Linking Human Capital With Strategic Intent

Goal Setting


Goal Setting


Arriving at one goal is the starting point to another.~John Dewey

We all know that setting goals is an important part of success. A goal is defined as something you strive to reach, the purpose toward which an endeavor is directed, a “dream with a deadline”.

Observable and measurable end result having one or more
objectives to be achieved within a more or less fixed time frame.

There are many approaches for setting goals and they all have commonalities. One of the most popular methods of goal setting is the S.M.A.R.T. method:

S = Specific. Make sure the goal answers who, what, where, when, which, and why questions.

M = Measurable. Establish concrete criteria for measuring progress. This helps to maintain focus, reach target dates which are really just mini-goals, and provides for feelings of achievement along with way. Determine measurability by asking the “how” questions.

A = Attainable. With effort and commitment the goal can be reached. Goals can push a person to master new skills and develop new abilities in order to reach the goal.

R = Realistic. A goal must represent an objective toward which a person is both willing and able to work. A realistic goal is one that a person truly believes they can accomplish.

T = Timely. Create a sense of urgency by grounding the goal in a time frame.

But what other importance do goals have for individuals and organizations:

• Goals express expectations.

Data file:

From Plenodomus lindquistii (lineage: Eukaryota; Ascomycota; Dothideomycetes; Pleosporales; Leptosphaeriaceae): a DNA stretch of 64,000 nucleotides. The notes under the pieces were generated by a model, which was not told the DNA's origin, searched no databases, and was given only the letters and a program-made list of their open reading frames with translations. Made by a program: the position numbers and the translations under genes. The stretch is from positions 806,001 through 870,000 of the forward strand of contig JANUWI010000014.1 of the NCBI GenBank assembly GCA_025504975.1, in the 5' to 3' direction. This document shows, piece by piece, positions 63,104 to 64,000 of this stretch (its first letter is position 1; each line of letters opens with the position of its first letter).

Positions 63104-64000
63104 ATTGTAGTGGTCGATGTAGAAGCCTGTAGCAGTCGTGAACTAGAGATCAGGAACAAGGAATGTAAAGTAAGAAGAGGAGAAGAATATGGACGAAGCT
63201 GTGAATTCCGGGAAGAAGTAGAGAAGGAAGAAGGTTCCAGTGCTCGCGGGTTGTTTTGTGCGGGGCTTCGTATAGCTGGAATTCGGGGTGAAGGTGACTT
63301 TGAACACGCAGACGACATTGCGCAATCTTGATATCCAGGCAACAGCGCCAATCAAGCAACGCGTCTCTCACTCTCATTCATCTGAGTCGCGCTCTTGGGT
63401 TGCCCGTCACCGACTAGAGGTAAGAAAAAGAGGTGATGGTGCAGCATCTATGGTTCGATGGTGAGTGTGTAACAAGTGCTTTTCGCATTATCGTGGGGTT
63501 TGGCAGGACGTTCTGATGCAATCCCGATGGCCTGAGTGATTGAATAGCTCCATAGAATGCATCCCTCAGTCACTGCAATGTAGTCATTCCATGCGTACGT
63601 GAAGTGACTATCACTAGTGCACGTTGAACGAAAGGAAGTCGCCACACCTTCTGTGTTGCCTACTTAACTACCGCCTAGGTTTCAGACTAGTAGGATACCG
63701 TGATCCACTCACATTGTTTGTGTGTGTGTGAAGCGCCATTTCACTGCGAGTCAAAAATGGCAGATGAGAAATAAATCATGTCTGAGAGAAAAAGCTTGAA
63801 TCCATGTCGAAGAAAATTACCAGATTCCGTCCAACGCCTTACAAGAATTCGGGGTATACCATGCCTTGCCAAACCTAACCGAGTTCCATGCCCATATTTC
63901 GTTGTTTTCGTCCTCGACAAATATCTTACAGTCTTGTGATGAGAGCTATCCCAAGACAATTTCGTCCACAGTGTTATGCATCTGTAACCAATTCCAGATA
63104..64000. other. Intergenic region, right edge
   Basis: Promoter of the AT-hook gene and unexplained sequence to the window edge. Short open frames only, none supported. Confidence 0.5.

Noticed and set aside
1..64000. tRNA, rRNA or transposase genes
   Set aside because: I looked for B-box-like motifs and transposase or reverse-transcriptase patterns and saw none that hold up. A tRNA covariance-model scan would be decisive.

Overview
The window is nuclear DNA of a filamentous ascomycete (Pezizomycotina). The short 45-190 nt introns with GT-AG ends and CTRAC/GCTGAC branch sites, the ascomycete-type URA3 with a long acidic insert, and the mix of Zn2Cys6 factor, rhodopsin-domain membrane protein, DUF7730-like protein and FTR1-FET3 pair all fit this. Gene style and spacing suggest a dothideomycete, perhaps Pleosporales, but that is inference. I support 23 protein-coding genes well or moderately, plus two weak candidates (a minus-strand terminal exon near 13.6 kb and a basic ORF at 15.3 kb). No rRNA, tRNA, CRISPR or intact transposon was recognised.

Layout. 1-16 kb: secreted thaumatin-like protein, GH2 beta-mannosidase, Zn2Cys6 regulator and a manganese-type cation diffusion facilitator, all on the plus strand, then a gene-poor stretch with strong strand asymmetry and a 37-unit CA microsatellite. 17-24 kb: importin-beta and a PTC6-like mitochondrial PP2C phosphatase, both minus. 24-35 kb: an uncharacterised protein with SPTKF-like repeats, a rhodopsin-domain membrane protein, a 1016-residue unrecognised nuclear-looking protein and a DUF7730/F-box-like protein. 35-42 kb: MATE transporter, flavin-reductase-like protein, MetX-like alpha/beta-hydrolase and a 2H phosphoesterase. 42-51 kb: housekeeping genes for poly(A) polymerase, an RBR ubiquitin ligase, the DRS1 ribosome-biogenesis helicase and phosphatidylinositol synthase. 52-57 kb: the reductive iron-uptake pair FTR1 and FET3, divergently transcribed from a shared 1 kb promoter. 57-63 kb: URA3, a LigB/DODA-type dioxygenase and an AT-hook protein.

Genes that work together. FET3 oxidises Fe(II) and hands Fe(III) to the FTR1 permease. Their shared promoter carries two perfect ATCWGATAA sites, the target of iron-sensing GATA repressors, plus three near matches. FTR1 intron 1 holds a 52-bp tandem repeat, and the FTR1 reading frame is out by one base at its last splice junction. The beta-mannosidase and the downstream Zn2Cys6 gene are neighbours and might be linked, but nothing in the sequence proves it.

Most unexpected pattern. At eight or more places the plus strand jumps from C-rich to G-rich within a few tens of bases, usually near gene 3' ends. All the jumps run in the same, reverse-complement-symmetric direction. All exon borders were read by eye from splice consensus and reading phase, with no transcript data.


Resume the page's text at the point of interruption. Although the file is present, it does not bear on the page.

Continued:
• Goals provide an outline for evaluation and reward.
• Goals provide order and structure.
• Goals allow for measurement of progress.

Why do so many fail to reach their goals?

There are many reasons why individuals and organizations fail to meet their goals. Often, there are too many goals established simultaneously and they are given no priority. Also, there is little value to setting goals if there is no follow up or accountability. The impression is that the goal wasn’t that important.

Explanations are given for goals not met rather than an examination of “why” and what adjustments must be made to the goal. For example, should larger goals be divided into smaller goals.

An discussion of how the goal contributes to the overall success of the organization is not offered. There is no reward for reaching the goal. Rewards come in many different forms and sizes and are important to keeping motivation high.

Too often, the goal is important to only one individual and there is no “buy-in” from those having to help reach the goal.

Most barriers can be overcome by following the steps for effective goal-setting.

For Five Easy Steps to goal setting click here.

I hope you found this edition of Rick’sTIPS:  Goal Setting, A SMART Move! beneficial.

I look forward to providing you with information that makes your life more productive.

Until next time…..


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